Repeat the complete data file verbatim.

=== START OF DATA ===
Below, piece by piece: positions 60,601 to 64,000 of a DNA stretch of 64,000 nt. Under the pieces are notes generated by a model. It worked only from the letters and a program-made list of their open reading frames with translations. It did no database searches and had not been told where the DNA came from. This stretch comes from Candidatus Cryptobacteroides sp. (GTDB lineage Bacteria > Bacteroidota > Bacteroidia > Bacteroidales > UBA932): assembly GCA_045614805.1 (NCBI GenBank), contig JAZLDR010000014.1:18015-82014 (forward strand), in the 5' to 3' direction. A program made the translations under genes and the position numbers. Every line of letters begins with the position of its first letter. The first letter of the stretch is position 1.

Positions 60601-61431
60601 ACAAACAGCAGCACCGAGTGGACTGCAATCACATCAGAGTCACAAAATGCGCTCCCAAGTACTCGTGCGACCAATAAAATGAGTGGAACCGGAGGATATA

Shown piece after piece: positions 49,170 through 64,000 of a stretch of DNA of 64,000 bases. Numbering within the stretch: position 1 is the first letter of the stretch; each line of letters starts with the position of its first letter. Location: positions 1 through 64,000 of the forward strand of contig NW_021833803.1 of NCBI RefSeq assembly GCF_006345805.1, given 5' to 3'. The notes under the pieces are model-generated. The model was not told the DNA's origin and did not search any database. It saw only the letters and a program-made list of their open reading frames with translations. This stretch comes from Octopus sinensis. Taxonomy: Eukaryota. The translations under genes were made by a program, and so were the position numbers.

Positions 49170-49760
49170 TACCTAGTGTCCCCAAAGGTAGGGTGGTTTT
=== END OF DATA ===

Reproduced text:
Below, piece by piece: positions 60,601 to 64,000 of a DNA stretch of 64,000 nt. Under the pieces are notes generated by a model. It worked only from the letters and a program-made list of their open reading frames with translations. It did no database searches and had not been told where the DNA came from. This stretch comes from Candidatus Cryptobacteroides sp. (GTDB lineage Bacteria > Bacteroidota > Bacteroidia > Bacteroidales > UBA932): assembly GCA_045614805.1 (NCBI GenBank), contig JAZLDR010000014.1:18015-82014 (forward strand), in the 5' to 3' direction. A program made the translations under genes and the position numbers. Every line of letters begins with the position of its first letter. The first letter of the stretch is position 1.

Positions 60601-61431
60601 ACAAACAGCAGCACCGAGTGGACTGCAATCACATCAGAGTCACAAAATGCGCTCCCAAGTACTCGTGCGACCAATAAAATGAGTGGAACCGGAGGATATA

Shown piece after piece: positions 49,170 through 64,000 of a stretch of DNA of 64,000 bases. Numbering within the stretch: position 1 is the first letter of the stretch; each line of letters starts with the position of its first letter. Location: positions 1 through 64,000 of the forward strand of contig NW_021833803.1 of NCBI RefSeq assembly GCF_006345805.1, given 5' to 3'. The notes under the pieces are model-generated. The model was not told the DNA's origin and did not search any database. It saw only the letters and a program-made list of their open reading frames with translations. This stretch comes from Octopus sinensis. Taxonomy: Eukaryota. The translations under genes were made by a program, and so were the position numbers.

Positions 49170-49760
49170 TACCTAGTGTCCCCAAAGGTAGGGTGGTTTT